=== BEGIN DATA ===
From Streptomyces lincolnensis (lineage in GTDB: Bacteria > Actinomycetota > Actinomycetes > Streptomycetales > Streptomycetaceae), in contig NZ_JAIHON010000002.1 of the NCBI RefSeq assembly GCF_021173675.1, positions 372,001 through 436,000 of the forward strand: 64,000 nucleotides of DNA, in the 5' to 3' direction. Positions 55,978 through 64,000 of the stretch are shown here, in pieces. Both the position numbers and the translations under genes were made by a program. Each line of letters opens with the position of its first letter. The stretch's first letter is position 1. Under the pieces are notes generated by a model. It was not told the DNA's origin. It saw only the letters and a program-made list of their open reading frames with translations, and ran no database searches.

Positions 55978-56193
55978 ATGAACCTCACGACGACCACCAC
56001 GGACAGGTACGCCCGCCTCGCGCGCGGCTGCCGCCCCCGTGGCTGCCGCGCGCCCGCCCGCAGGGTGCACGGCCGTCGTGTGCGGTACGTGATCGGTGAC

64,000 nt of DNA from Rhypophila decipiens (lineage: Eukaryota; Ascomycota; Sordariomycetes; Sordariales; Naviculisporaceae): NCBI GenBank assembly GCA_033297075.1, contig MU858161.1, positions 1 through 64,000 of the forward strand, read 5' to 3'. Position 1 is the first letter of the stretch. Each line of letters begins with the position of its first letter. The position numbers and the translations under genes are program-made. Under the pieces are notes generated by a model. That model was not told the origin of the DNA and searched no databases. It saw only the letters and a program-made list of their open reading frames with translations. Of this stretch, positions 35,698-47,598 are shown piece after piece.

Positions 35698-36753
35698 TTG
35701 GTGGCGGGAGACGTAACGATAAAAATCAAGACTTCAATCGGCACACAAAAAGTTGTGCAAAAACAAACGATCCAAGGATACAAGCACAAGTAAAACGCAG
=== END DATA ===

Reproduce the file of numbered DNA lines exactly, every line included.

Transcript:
From Streptomyces lincolnensis (lineage in GTDB: Bacteria > Actinomycetota > Actinomycetes > Streptomycetales > Streptomycetaceae), in contig NZ_JAIHON010000002.1 of the NCBI RefSeq assembly GCF_021173675.1, positions 372,001 through 436,000 of the forward strand: 64,000 nucleotides of DNA, in the 5' to 3' direction. Positions 55,978 through 64,000 of the stretch are shown here, in pieces. Both the position numbers and the translations under genes were made by a program. Each line of letters opens with the position of its first letter. The stretch's first letter is position 1. Under the pieces are notes generated by a model. It was not told the DNA's origin. It saw only the letters and a program-made list of their open reading frames with translations, and ran no database searches.

Positions 55978-56193
55978 ATGAACCTCACGACGACCACCAC
56001 GGACAGGTACGCCCGCCTCGCGCGCGGCTGCCGCCCCCGTGGCTGCCGCGCGCCCGCCCGCAGGGTGCACGGCCGTCGTGTGCGGTACGTGATCGGTGAC

64,000 nt of DNA from Rhypophila decipiens (lineage: Eukaryota; Ascomycota; Sordariomycetes; Sordariales; Naviculisporaceae): NCBI GenBank assembly GCA_033297075.1, contig MU858161.1, positions 1 through 64,000 of the forward strand, read 5' to 3'. Position 1 is the first letter of the stretch. Each line of letters begins with the position of its first letter. The position numbers and the translations under genes are program-made. Under the pieces are notes generated by a model. That model was not told the origin of the DNA and searched no databases. It saw only the letters and a program-made list of their open reading frames with translations. Of this stretch, positions 35,698-47,598 are shown piece after piece.

Positions 35698-36753
35698 TTG
35701 GTGGCGGGAGACGTAACGATAAAAATCAAGACTTCAATCGGCACACAAAAAGTTGTGCAAAAACAAACGATCCAAGGATACAAGCACAAGTAAAACGCAG